Posted On December 9, 2003

The Journey of the Mission

“…Last year at O’Hare airport the plane came to a stop; that is to say, the airport was completely shut down due to the snow for two days and nights. I was there. In fact, I should clarify something. Our plane was the last to land. They then announced that, not only were we stuck and that not even a single plane was taking off, but, that we couldn’t even leave the airport due to the snow. There were people going around and yelling at the hostesses: “I have to leave right now! I have to get to Cincinnati…”!
But besides the people that were yelling and intending to leave immediately, there was also one extraordinary woman. She went around to all of the mothers that were traveling with small children saying, “Let me take your little ones…I’ve always wanted to be a preschool teacher and now I will open preschool. I’ll tell them a little story, and in the mean time you can go get something to eat.” You should have seen that woman in the airport, with all those children sitting around her listening to her stories. It was the same situation, the same snowstorm. What was the difference between those that were yelling and the woman that had created a small preschool? A choice. That was the difference, an incredible, miraculous, and personal choice.
What would you have done?
Who knows how many times, during the day, you find your self in situations in which you can freely choose one attitude over another. Choose, then, to find, in the midst of an apparently unpleasant situation, something positive for yourself and others. It’s all about the  courageous choice of the person that discovers that the missionary is he whom sees his fellow men and the events of his life through the eyes of God. Only He, in fact, is capable of profoundly searching everything and to perceive, in the most immense of abysses, precious treasures. It’s about seeing beyond the appearance of things and reading the message that God has for man within the things themselves. It is not, however, always easy to “see beyond” because that which falls within our natural senses conflicts with our sense of reality. If we stop to reflect however, we discover that there is another evident reality: that which is interior. Do you remember what they said about Jesus? “Is this not the carpenter’s son?” (Mt 13:55). And it was true, he really was, but, there were in Him also, some things that were invisible to human eyes. The adulteress in the gospel of John, was she not an adulteress? Yes, she was. In her, however, there was also that humility that only the eyes of Jesus were able to see. The thief on the cross was also a thief, a sinner, but Jesus does not stop at outward appearances but looks at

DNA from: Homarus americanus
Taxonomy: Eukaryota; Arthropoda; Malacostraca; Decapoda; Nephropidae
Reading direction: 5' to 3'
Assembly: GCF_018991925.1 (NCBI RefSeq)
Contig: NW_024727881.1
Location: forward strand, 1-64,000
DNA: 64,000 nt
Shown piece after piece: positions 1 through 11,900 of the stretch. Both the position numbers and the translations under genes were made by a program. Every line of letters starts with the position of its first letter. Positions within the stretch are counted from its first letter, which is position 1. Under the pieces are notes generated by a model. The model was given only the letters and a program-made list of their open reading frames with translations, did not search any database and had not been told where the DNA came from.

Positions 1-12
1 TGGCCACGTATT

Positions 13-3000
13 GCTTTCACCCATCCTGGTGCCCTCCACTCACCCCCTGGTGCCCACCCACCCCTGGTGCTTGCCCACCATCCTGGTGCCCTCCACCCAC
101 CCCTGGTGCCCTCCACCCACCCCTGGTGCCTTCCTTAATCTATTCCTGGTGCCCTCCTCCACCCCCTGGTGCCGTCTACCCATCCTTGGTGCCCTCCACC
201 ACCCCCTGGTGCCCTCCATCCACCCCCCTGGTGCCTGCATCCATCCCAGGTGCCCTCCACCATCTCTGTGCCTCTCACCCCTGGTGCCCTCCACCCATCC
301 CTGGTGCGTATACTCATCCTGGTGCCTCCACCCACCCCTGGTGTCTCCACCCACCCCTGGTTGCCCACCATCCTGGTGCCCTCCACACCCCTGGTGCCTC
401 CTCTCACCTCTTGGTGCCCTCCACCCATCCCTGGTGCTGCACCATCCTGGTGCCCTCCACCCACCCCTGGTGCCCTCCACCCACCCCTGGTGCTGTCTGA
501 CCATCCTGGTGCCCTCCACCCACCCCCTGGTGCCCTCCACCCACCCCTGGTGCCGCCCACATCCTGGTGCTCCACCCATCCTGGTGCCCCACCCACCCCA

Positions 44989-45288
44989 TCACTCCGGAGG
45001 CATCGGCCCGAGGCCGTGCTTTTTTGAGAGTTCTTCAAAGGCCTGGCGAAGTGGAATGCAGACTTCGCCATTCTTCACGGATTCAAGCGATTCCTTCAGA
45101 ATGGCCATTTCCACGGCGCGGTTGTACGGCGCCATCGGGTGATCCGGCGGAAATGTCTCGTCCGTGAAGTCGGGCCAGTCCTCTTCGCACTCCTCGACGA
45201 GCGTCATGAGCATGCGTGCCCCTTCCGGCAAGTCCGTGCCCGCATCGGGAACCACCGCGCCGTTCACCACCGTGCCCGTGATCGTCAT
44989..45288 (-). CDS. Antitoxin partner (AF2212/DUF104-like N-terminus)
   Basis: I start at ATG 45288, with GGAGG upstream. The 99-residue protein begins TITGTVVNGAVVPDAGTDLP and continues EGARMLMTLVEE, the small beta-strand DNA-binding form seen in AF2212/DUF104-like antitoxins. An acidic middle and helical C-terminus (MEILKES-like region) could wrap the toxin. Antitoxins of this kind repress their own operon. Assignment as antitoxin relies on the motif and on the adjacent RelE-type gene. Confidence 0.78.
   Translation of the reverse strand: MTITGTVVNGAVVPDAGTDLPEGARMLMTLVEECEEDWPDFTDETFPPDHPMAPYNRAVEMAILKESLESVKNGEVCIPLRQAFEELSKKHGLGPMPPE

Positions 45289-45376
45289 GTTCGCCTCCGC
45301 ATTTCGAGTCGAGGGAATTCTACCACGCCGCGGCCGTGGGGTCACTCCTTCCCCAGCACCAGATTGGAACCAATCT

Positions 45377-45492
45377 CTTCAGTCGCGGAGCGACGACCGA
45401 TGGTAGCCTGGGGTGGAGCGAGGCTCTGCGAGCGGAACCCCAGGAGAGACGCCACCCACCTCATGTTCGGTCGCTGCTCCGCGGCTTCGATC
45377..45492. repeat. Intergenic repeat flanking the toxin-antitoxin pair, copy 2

man’s heart.
Jesus himself lived through a terrible experience: crucifixion and death. To the eyes of the person who only sees the appearance of things, Jesus appears to be a failure, a loser, to the point that some even mocked him and shook their heads saying “you who could destroy the
temple and rebuild it in three days, save yourself! If you are the son of God, come down from the cross!” (Mt 27:40).
We, as disciples of Jesus, want to imitate Him and learn to read reality in a new and different way. We have to learn to read the signs that God sends us in every moment that teach us to “go beyond”. We will probably be laughed at like Jesus: they will think we are crazy or foolish when, in the midst of a disagreeable event, we remain serene and help others to be so as well. Many times we will hear our friends of acquaintances say: “…but isn’t that the daughter of…then why does she always talk about Jesus? When did she become a preacher? How does she not despair when confronted with this event? She’s a fool; she’s a fanatic, a pedant,” and on and on. The mission is therefore a risk. It is a risk of “losing face” in front of others, and to be considered one of the “others”.
The mission is being ready to put yourself out there without worrying. The mission is to be another Christ for mankind! From today onward, try to “look beyond” asking yourself at every event: “What good is there in this situation? How can I exploit this situation positively? What is Christ telling me here? How can I help others not to get discouraged? I remember some years ago it happened that I had to go to a mission in Sicily. We were in a train crammed into a sleeper car, in heat that was asphyxiating. There was no breeze or movement of air and the train had just barely gotten on the ferry. From our windows we could only see the inside of the ship inches away, as if we were completely surrounded by a wall. It was night but it was impossible to sleep. Drenched in sweat, I decided to go out into the corridor of the train: “There,” I thought “I’ll find a bit of air”. But alas! Even there the only thing that you could see from the windows was wall! At a certain point, one of us sat up on her bunk and sleepily exclaimed, “How wonderful, I’ve always dreamed of traveling in a sleeper train, and now the Lord has granted it to me!” “What?” I thought irritated, “Here we are dying of heat, and she considers herself blessed”?
Today, after a few years, I realize that in every moment the Lord is giving us gifts: we just have to know how to collect on them. This is not naiveté, but rather, a Wisdom, that which tells us that, at every instant, God is near us, even, in a bunker car that is boiling from the heat.

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